The Irish Times this morning reported Chief Constable Sir Ronnie Flanagan's words spoken at this event: "I want to see this transformation as the continuation of a journey rather than a new beginning." I started tagging along on this journey recently when my friend Professor Tom Constantine accepted the call to serve as Oversight Commissioner for the implementation of the Patten Commission reforms. In the course of learning more about the Professor's task and the agency with which he is working, I came to a new appreciation of my own family's connection to that historic journey about which the Chief Constable spoke so eloquently.
My great-grandfather George Stephens of Stradbally, County Waterford served as a member of the Royal Irish Constabulary at the end of the 19th Century. He and his family were so proud of that association that they all lie under a gravestone on which his affiliation is recorded. I consider the RUC to be the contemporary successor to my great-grandfather's old outfit and the Police Service of Northern Ireland to be part of its future. I also consider the RIC to be the great-grandfather of all the great modern police agencies with which I have been associated.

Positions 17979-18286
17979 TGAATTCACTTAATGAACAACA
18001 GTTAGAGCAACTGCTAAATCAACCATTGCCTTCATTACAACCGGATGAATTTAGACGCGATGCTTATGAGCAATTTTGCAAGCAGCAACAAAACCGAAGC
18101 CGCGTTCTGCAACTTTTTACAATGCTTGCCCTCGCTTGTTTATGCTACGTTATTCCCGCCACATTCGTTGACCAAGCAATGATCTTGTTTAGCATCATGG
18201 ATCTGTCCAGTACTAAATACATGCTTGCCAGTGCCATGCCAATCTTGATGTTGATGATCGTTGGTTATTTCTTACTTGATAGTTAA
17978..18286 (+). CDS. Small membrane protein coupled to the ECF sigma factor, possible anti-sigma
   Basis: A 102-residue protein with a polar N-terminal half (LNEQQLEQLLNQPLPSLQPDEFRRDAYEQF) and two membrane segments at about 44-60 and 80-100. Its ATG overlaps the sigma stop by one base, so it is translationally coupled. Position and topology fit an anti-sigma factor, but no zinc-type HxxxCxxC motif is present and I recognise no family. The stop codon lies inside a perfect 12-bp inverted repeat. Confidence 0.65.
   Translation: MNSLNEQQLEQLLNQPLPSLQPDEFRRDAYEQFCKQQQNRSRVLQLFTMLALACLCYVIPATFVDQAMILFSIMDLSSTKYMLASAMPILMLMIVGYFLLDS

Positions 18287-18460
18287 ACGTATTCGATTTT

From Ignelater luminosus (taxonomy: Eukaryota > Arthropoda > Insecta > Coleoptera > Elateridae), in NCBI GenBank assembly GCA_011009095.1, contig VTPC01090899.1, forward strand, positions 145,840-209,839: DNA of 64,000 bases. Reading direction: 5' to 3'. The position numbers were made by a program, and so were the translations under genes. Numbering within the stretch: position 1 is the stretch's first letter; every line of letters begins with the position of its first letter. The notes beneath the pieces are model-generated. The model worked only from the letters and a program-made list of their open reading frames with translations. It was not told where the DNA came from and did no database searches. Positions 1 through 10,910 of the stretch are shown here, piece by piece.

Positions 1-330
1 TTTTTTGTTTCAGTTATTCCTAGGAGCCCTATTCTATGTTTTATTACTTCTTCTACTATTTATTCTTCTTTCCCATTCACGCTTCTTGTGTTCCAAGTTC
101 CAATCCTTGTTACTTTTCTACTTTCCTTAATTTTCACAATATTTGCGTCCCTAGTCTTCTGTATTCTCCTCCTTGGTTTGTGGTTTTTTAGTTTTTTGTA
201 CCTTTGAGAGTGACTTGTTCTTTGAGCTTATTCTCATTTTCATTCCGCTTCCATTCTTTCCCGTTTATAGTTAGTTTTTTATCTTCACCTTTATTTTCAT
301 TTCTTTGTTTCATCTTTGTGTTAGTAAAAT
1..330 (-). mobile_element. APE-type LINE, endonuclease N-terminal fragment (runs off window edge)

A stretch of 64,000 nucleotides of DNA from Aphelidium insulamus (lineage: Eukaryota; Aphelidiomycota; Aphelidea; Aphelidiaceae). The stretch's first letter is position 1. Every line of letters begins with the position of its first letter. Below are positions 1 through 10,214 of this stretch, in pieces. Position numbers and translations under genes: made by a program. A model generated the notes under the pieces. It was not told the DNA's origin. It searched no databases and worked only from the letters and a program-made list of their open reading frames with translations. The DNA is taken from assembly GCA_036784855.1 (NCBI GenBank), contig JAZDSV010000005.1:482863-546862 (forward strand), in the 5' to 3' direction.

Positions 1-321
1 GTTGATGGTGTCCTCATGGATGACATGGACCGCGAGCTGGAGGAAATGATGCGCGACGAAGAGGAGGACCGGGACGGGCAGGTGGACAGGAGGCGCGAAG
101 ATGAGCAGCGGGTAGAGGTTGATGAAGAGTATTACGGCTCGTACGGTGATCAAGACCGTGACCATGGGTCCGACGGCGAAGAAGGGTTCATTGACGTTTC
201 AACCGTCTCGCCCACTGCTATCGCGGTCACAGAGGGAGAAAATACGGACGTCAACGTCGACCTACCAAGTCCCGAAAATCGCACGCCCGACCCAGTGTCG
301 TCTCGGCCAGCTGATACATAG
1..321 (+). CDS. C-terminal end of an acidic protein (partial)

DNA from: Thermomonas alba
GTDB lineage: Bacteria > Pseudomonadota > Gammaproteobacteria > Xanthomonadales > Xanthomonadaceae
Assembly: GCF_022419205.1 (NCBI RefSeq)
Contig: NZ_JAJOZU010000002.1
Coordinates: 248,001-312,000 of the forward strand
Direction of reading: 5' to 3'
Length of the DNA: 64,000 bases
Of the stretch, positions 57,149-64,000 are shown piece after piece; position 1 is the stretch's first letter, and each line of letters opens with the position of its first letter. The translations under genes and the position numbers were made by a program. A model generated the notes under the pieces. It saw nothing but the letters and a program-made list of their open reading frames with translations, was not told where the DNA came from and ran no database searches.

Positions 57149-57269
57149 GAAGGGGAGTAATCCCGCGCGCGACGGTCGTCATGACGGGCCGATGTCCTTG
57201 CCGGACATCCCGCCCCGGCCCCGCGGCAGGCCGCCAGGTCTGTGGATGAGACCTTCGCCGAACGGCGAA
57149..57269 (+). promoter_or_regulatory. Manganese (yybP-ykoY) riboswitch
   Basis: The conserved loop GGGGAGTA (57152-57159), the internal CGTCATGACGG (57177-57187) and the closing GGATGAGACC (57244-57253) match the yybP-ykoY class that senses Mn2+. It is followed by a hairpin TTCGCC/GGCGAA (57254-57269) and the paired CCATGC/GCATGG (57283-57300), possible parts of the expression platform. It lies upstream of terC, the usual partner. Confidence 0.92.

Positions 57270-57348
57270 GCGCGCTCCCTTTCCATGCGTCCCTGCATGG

The common thread running through all of this history is the dedication and bravery of the men and women who serve and the families who love and support them. Surprisingly, this history, especially that of the RUC, is not well known or appreciated in the United States. We should really do something to turn that around. It wouldn't be that difficult and this is how I'd suggest we do it.
Here in New York, we are so proud of Professor Constantine and his contribution to this noble cause that words can scarce express it. I would suggest that in his honor whoever makes decisions about these things consider making the next venue for the RUC exhibition to be here in our Capital District where the Professor serves on the distinguished faculty of the State University of New York. Perhaps you would be so kind as to direct this suggestion to the appropriate authority.
Albany, New York